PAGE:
New UNI project works to address food insecurity
As part of the university’s ongoing efforts to address food insecurity, a new University of Northern Iowa project will plant vegetable and pollinator gardens free of charge to residents of the Cedar Valley.
The Backyard Steward Initiative is a new program from UNI’s Green Iowa AmeriCorps, based at the Center for Energy & Environmental Education, that kicked off with a training session on garden installation recently. While the pilot project this summer will only be available in Black Hawk County, the hope is to expand the program throughout the state if it is successful.
“We started building this project with the idea that we wanted to address the barriers and increase the access of people being able to connect to their food sources,” said Ashley Craft, program director of Green Iowa AmeriCorps. “If you don’t have the equipment or the know-how or the money for labor or plants, we can show up, assess the space, put in the labor, install the plants and then provide support so people know when to harvest and have recipes to cook.”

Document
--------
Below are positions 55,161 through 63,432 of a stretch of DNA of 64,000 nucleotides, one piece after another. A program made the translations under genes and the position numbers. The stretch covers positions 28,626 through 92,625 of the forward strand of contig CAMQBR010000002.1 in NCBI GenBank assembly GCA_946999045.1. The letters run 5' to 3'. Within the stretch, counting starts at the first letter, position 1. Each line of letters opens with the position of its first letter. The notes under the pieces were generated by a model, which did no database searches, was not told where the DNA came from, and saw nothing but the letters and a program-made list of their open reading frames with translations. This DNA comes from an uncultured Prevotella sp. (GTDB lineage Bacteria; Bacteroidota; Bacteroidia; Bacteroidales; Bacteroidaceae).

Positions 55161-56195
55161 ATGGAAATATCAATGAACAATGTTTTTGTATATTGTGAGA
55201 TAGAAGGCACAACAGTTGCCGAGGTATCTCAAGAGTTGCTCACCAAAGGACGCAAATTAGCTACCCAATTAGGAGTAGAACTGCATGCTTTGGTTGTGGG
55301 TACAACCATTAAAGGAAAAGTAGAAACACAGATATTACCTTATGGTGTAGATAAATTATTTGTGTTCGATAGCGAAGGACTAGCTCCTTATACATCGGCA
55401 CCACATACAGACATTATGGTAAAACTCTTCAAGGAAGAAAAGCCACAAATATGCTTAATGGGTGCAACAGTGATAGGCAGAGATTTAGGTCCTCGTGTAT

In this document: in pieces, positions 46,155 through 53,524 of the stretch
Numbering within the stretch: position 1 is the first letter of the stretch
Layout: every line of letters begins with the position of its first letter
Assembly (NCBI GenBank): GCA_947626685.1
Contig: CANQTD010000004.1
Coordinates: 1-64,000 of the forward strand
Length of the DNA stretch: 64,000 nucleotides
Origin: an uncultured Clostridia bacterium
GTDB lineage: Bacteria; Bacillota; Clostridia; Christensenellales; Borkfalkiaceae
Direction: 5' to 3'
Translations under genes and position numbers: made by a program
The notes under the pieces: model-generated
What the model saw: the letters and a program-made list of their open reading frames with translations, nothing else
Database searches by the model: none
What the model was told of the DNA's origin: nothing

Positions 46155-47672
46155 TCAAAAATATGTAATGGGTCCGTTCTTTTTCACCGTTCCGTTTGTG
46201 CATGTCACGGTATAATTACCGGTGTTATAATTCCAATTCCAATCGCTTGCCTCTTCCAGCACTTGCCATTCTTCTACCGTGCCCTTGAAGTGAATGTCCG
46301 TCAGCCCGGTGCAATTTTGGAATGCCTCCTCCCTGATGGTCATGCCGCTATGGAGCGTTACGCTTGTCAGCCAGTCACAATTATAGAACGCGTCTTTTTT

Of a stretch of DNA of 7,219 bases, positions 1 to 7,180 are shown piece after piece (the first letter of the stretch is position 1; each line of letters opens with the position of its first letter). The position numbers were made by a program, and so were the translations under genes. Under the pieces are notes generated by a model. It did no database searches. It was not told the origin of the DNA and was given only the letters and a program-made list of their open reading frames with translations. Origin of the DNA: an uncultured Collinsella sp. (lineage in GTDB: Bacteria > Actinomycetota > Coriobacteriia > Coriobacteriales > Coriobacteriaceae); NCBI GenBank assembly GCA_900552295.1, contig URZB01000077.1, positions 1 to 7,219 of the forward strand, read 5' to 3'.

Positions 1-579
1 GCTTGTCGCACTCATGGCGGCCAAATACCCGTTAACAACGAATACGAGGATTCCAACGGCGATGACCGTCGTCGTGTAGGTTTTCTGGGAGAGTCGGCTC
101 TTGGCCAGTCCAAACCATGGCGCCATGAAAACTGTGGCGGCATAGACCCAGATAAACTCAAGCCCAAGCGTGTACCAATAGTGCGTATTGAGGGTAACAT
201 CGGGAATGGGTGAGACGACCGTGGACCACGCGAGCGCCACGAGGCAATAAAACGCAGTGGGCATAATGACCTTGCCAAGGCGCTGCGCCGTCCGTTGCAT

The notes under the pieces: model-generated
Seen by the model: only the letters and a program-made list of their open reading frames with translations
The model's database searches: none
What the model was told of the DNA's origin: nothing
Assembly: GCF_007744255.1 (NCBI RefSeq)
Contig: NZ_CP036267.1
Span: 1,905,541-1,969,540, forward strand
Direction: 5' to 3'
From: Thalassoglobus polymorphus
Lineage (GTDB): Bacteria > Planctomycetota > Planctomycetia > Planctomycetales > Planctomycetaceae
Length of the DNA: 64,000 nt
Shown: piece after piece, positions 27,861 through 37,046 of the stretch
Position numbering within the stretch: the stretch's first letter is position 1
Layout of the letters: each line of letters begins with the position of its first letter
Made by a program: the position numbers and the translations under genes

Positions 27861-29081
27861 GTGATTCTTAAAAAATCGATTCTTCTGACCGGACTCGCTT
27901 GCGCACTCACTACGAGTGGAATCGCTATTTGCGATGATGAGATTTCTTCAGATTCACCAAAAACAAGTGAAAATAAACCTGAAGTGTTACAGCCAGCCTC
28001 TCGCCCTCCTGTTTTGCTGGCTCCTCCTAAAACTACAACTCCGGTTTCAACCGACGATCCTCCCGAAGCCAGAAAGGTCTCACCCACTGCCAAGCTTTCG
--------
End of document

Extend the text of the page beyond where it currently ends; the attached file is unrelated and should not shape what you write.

When a resident signs up for the program, two AmeriCorps members will visit their property to assess the space, light, soil moisture and other conditions. Four AmeriCorps members will then return to prepare and install the garden.
Participating in the program also provides residents with access to helpful gardening tips, timely harvesting information, recipes and future workshops.
And while areas in the Cedar Valley have struggled with food securities for years, the onset of COVID-19 laid bare gaps in the food system and provided a push to get the program off the ground, Craft said.
“COVID-19 showed us how vulnerable we are to food insecurity and how disconnected we are from accessing our own food,” Craft said. “People had a reawakening about local food and growing their own food, and we wanted to be a resource for that and remove as many barriers as possible.”